This paper analyzes how TCP congestion control can propagate self-similarity between distant areas of the Internet. This property of TCP is due to its congestion control algorithm, which adapts to self-similar fluctuations on several timescales. The mechanisms and limitations of this propagation are investigated, and it is demonstrated that if a TCP connection shares a bottleneck link with a self-similar background traffic flow, it propagates the correlation structure of the background traffic flow above a characteristic timescale. The cut-off timescale depends on the end-to-end path properties, e.g., round-trip time and average window size. It is also demonstrated that even short TCP connections can propagate long-range correlations effectively. Our analysis reveals that if congestion periods in a connection's hops are long-range dependent, then the end-user perceived end-to-end traffic is also long-range dependent and it is characterized by the largest Hurst exponent. Furthermore, it is shown that self-similarity of one TCP stream can be passed on to other TCP streams that it is multiplexed with. These mechanisms complement the widespread scaling phenomena reported in a number of recent papers. Our arguments are supported with a combination of analytic techniques, simulations and statistical analyses of real Internet traffic measurements.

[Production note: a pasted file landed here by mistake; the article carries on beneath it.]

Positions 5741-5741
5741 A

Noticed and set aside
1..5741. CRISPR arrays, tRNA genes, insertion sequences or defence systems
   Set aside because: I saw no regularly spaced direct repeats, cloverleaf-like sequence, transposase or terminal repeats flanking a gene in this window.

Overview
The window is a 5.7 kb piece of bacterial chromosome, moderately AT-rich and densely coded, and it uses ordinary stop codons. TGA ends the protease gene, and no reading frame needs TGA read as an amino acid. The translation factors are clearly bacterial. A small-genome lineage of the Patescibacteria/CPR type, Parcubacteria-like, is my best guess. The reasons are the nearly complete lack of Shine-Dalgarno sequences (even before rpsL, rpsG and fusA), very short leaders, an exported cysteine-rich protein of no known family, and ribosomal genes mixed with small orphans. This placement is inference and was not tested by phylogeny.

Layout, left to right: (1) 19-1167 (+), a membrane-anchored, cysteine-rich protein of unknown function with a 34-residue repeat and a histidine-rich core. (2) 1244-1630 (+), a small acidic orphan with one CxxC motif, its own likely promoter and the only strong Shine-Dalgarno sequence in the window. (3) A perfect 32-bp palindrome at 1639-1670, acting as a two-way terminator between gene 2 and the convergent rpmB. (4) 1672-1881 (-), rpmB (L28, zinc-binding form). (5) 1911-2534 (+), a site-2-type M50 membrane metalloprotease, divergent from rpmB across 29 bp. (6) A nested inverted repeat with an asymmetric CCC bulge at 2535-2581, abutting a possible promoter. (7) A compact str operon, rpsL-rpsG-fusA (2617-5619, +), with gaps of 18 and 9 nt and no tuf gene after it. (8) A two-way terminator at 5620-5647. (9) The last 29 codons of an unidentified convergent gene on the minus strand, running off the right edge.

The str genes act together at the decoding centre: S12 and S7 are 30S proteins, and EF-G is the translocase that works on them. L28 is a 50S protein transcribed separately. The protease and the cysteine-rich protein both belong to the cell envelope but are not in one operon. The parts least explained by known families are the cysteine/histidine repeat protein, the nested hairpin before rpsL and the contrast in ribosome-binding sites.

|Number of pages||12|
|Journal||Computer Communication Review|
|Publication status||Published - Jan 1 2000|
|Event||Proceedings of ACM SIGCOMM 2000 Conference - Stockholm, Swed|
Duration: Aug 28 2000 → Sep 1 2000
ASJC Scopus subject areas
- Computer Networks and Communications